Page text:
Thursday Feb. 14, 2013
Elkhart County Sheriff Brad Rogers is speaking out again — this time in favor of a proposal at the Indiana statehouse meant to nullify a controversial provision of the federal National Defense Authorization Act, or NDAA.
The Indiana measure, Senate Bill 400, would prohibit police and sheriff’s departments in the state from aiding the U.S. armed forces in “the investigation, prosecution or detention” of anyone under the NDAA’s “indefinite detention provision.” (Look here at the Indiana General Assembly website for a copy of the bill itself.)
The NDAA provision has come under fire from conservatives and civil liberties advocates who worry that the indefinite detention provision could be used against U.S. citizens, resulting in their imprisonment without due process. The NDAA section in question is ostensibly geared to Al Qaeda and the group’s allies. (Look at this Huffington Post article looking at the ongoing federal court battle over the matter.)
In his testimony this week, Rogers — who spoke in favor of gun rights late last month on the CNN television program “Anderson Cooper 360″ (look here) — suggested the NDAA provision was an instance of the federal government overstepping its authority. Here’s what Rogers said in a press release Monday issued by the Indiana Senate Republican Caucus (look here):
“As a sheriff who believes strongly in the constitution, I support SB 400 to protect the constitutional mandate of habeas corpus and due process, fundamentals of our criminal justice system and liberties. The federal government is stepping outside the bounds of our rule of law, and we need to take a stand. I applaud Senator (Jim) Banks’ leadership on this important issue, and I encourage the legislature to pass this vital piece of legislation.”
S.B. 400, authored by Banks, a Columbia City Republican, received unanimous support in the Indiana Senate Committee on Corrections and Criminal Law, according to the Republican caucus press release. Now it goes to the full Senate for consideration.
Here’s what Banks said:
“Given recent federal policies with vague preservations, I feel it necessary that Indiana law expressly state it will not support unconstitutional actions. If Washington laws do not adequately defend our personal liberties, it’s our duty as a state to be proactive in ensuring these freedoms are protected. That’s what my legislation will accomplish.”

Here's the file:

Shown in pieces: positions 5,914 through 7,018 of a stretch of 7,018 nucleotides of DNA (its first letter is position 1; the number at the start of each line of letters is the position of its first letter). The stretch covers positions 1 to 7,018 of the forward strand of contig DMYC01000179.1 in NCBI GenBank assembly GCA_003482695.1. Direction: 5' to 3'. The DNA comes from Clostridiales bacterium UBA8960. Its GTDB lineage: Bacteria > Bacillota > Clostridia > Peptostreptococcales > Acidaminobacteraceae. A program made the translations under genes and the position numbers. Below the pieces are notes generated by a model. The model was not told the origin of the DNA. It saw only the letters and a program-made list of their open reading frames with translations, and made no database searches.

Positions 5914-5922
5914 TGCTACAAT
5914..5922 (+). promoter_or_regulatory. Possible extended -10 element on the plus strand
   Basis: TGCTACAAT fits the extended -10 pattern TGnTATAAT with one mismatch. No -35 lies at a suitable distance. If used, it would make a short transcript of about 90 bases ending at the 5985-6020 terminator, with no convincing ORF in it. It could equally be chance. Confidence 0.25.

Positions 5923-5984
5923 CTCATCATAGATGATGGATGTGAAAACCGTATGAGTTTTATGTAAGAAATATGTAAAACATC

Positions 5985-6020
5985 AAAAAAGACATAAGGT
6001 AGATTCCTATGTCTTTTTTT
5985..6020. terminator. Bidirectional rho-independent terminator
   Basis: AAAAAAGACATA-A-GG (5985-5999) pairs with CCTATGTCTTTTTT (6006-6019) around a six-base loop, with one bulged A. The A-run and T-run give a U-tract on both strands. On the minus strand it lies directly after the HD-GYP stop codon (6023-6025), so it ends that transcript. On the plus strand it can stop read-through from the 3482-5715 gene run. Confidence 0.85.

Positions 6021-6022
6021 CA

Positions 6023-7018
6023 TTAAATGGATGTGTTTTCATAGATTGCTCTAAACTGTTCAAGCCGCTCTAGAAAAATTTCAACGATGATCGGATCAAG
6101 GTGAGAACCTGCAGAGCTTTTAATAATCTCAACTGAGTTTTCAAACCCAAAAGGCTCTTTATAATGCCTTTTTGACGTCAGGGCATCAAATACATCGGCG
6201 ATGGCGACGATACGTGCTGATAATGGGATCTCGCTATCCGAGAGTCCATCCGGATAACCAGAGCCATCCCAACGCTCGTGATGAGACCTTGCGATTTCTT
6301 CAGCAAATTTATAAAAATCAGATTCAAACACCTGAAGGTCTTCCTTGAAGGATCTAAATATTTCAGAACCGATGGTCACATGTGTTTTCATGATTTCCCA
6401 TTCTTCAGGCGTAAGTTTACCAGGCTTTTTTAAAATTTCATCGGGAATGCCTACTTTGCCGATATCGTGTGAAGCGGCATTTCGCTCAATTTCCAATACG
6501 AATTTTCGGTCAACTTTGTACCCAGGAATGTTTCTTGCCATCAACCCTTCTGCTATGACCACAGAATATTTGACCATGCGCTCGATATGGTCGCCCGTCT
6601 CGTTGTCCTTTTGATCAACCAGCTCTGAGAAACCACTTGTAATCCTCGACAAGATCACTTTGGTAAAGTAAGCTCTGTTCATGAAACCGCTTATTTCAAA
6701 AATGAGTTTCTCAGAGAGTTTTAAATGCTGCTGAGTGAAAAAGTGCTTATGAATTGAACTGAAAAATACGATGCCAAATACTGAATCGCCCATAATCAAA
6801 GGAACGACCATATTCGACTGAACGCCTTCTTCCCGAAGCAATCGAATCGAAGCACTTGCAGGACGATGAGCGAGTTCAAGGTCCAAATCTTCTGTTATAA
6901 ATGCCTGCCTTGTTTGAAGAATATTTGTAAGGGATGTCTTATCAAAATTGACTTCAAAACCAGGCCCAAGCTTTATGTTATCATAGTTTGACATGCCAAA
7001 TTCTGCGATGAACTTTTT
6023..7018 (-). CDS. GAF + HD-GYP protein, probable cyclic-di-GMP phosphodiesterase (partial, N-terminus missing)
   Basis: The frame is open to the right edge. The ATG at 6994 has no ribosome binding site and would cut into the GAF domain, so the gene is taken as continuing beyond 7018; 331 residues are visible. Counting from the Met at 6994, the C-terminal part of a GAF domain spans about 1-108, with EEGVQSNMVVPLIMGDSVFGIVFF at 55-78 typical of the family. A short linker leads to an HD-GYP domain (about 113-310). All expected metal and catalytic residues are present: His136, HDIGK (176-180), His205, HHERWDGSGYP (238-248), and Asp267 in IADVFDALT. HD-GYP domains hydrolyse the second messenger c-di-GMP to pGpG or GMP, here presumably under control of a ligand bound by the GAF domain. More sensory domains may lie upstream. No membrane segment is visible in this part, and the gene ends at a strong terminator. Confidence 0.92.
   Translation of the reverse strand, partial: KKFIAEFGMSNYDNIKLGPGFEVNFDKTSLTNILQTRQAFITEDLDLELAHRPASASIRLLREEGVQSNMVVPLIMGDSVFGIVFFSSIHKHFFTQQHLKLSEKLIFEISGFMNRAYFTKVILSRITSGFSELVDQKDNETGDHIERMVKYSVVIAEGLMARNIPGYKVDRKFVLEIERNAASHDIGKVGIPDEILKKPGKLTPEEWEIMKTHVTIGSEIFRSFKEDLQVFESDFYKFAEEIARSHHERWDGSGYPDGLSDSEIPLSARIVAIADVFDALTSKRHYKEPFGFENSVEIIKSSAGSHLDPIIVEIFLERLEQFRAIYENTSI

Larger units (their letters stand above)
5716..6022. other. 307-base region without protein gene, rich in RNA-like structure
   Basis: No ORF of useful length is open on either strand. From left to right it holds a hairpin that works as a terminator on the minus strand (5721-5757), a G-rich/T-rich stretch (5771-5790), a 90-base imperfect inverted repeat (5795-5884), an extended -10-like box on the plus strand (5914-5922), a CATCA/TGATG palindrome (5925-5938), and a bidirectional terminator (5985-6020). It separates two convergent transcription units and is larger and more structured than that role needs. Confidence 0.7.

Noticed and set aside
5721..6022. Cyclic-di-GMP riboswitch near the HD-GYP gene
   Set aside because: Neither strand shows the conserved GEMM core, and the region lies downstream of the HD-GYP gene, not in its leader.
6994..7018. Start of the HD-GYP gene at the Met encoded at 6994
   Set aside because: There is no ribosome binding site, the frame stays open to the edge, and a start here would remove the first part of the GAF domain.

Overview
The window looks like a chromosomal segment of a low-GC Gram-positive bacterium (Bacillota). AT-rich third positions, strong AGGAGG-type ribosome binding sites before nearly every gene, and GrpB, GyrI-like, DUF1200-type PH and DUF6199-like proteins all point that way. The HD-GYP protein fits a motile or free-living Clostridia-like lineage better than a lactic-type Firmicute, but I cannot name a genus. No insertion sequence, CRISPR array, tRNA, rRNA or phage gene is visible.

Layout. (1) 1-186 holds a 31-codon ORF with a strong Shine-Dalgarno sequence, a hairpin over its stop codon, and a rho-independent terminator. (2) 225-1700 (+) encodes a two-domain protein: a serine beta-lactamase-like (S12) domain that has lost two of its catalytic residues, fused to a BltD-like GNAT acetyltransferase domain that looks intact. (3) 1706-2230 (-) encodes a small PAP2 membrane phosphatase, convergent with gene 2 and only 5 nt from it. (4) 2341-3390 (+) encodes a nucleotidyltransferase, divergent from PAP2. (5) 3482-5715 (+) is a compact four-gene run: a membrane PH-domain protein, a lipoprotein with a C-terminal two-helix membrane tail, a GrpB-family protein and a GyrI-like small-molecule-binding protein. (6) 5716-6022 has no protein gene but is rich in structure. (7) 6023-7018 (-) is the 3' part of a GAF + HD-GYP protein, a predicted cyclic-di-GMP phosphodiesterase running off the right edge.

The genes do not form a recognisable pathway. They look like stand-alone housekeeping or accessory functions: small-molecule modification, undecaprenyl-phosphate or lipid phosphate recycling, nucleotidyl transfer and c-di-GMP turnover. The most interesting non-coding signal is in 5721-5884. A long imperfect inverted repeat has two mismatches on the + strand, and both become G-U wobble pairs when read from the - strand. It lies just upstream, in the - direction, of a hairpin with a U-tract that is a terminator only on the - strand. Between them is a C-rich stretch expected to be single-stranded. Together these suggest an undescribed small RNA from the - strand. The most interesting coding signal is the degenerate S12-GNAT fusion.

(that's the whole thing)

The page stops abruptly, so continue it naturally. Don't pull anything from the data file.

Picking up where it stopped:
Rogers, with strong tea party support has previously voiced concerns about the feds doing more than what he thinks they should. He aided an Elkhart County dairy farmer who felt the U.S. Food and Drug Administration was unfairly targeting him (look here) and belongs to the Constitutional Sheriffs and Peace Officers Association (look here), formed in part to counter what group members see as federal overreach.
Former Libertarian Party U.S. House hopeful Joe Ruiz interviewed Rogers, and in a blog Ruiz posted online Wednesday (look here), Rogers defended his involvement in things like the S.B. 400 debate. Here’s what Rogers said:
“I recently went to the statehouse to testify on behalf of S.B. 400. Some people say, ‘You’re the sheriff of Elkhart County. Why go to Anderson Cooper or Indianapolis?’ But I realize that so much of what is done in Washington and so much of what is done at the statehouse is going to make an impact locally. And as an elected official I feel like I have to be involved in the conversation. You get so many officials that don’t want to make waves. Now I’m not out for a fight, but I just know that so many issues — take my recent involvement in the Second Amendment discussions — those things are going to have an impact on someone like me working in law enforcement.”
Tim Vandenack is a reporter at the Elkhart Truth newspaper in Elkhart, Ind., www.etruth.com. He can be reached at email@example.com or 574-296-5884. Visit him/subscribe to him on Facebook or follow him on Twitter at @timvandenack.